West Virginia Division of Homeland Security and Emergency Management (DHSEM) recently recognized Fayette and Kanawha Counties in their efforts towards fostering more disaster-resistant communities. These efforts led to the counties’ Community Rating System (CRS) classes to improve, which resulted in flood insurance premium reductions through the National Flood Insurance Program (NFIP).

FEMA oversees the NFIP, which aims to reduce the impact of flooding on private and public structures by providing affordable insurance. CRS is voluntary incentive program that recognizes and encourages community floodplain management activities that exceed minimum NFIP requirements. Fayette and Kanawha Counties are two of twelve communities in West Virginia that participate in the CRS Program.

Fayette County has made strides in the administration and enforcement of its floodplain management program since it joined the NFIP more than 30 years ago. The county became a Class 9 CRS community through a variety of mitigation actions, which included maintaining Elevation Certificates for structures, providing flood protection information in local libraries, and maintaining local flood data. Currently, Fayette County has 161 flood insurance policies in force, which represents more than $19 million in flood insurance coverage. In total, policyholders receive an annual savings of $5,070 because of Fayette County’s participation in CRS.

Kanawha County is also being recognized for its efforts towards outstanding floodplain management, which have resulted in a $75,000 reduction in flood insurance premiums for residents of the county. Today there are 1,607 flood insurance policies in force in unincorporated areas of Kanawha County, which accounts for more than $220 million in flood insurance coverage. Like Fayette County, Kanawha County also boasts a Class 9 CRS rating.

Both FEMA and West Virginia DHSEM recognize Fayette County and Kanawha County for their continued hard work and dedication in reducing flood risk and increasing resiliency within their communities.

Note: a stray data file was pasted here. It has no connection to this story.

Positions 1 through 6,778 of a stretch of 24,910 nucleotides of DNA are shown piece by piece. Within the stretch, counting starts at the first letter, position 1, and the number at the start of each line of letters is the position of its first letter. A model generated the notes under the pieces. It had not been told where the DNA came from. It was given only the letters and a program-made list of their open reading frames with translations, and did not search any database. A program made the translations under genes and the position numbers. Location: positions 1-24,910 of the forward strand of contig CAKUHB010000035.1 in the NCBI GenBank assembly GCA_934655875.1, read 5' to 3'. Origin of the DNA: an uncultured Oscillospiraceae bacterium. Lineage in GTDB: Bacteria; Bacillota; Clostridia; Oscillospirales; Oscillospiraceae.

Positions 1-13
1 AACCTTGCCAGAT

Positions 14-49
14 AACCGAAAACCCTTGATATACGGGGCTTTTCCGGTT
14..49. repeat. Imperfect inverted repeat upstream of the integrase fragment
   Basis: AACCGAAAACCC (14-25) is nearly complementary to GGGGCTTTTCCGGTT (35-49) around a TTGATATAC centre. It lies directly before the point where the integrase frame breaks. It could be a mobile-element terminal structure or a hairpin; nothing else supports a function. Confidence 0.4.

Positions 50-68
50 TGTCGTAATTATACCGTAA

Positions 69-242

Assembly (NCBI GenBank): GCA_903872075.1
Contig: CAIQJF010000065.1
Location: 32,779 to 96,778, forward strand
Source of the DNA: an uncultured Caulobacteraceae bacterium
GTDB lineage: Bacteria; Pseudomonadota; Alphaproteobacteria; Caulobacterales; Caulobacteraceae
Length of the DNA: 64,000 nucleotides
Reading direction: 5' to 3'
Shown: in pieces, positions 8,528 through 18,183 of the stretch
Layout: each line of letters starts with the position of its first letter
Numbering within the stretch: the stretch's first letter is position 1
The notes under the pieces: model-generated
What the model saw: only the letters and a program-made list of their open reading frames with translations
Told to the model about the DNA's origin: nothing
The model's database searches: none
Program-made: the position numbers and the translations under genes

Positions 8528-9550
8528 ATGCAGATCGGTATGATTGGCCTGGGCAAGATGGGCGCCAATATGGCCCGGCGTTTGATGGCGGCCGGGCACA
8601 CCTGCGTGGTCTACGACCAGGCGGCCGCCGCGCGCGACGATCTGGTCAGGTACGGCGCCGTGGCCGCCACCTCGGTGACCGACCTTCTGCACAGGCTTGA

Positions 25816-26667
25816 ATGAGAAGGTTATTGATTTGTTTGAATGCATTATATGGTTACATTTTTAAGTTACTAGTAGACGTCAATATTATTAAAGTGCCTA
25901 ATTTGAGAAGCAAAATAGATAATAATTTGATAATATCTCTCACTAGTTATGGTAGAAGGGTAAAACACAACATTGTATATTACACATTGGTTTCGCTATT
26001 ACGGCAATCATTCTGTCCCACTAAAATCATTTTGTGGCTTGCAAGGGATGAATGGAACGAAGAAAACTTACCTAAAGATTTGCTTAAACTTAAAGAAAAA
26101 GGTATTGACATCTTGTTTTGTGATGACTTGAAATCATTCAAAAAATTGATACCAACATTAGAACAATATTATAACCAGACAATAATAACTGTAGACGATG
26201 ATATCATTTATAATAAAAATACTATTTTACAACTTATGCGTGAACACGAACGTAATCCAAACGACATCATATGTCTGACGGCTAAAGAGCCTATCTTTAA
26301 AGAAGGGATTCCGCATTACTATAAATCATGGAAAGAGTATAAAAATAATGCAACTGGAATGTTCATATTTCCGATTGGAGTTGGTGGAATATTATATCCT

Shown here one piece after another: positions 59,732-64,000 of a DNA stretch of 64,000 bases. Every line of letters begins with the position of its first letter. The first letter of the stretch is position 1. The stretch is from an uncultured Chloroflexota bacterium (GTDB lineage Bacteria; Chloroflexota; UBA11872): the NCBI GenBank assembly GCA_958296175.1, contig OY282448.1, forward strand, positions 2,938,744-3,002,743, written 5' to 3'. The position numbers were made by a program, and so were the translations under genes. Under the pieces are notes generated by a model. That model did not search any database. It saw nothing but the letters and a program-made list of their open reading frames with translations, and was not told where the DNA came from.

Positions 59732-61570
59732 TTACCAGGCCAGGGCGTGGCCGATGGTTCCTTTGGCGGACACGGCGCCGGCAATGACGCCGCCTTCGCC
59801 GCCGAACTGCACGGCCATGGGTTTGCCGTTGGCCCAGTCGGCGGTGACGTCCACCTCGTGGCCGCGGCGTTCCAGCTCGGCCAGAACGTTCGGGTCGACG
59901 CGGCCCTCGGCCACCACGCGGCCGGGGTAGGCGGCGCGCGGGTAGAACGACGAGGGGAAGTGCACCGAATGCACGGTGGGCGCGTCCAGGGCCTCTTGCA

Changes to Accessing Coastal Barrier Resources System Information


Beginning February 15, 2019, Coastal Barrier Resources System (CBRS) boundaries will no longer be depicted on static Flood Insurance Rate Maps (FIRM) issued by the FEMA. This change to the FIRM will not impact CBRS property determinations nor any applicable prohibitions. FEMA and the U.S. Fish and Wildlife Service (USFWS) are working together to update how users can access the most up-to-date information on CBRS boundaries.

The Coastal Barrier Resources Act (CBRA) was passed by Congress in 1982 to encourage conservation of hurricane-prone, biologically-rich coastal barriers. CBRA prohibits most new Federal expenditures that encourage development or modification of coastal barriers. Therefore, most new or substantially improved residences, businesses, or other developments in the CBRS are not eligible for certain Federal funding and financial assistance, including coverage under the National Flood Insurance Program (NFIP).

FEMA Launches Supplemental Funding Website

FEMA has historically shown CBRS boundaries on coastal FIRM. Many coastal communities use the FIRM to locate CBRS boundaries in addition to understanding information about flood zones. However, FEMA does not maintain the official CBRS maps and is therefore not the most up-to-date source of information about them. The authoritative source for CBRS boundaries is USFWS. A static, legacy FIRM should not be used to make determination decisions regarding CBRS boundaries. Using out-of-date information to find out whether a property is eligible for flood insurance under the NFIP could potentially have serious financial impacts.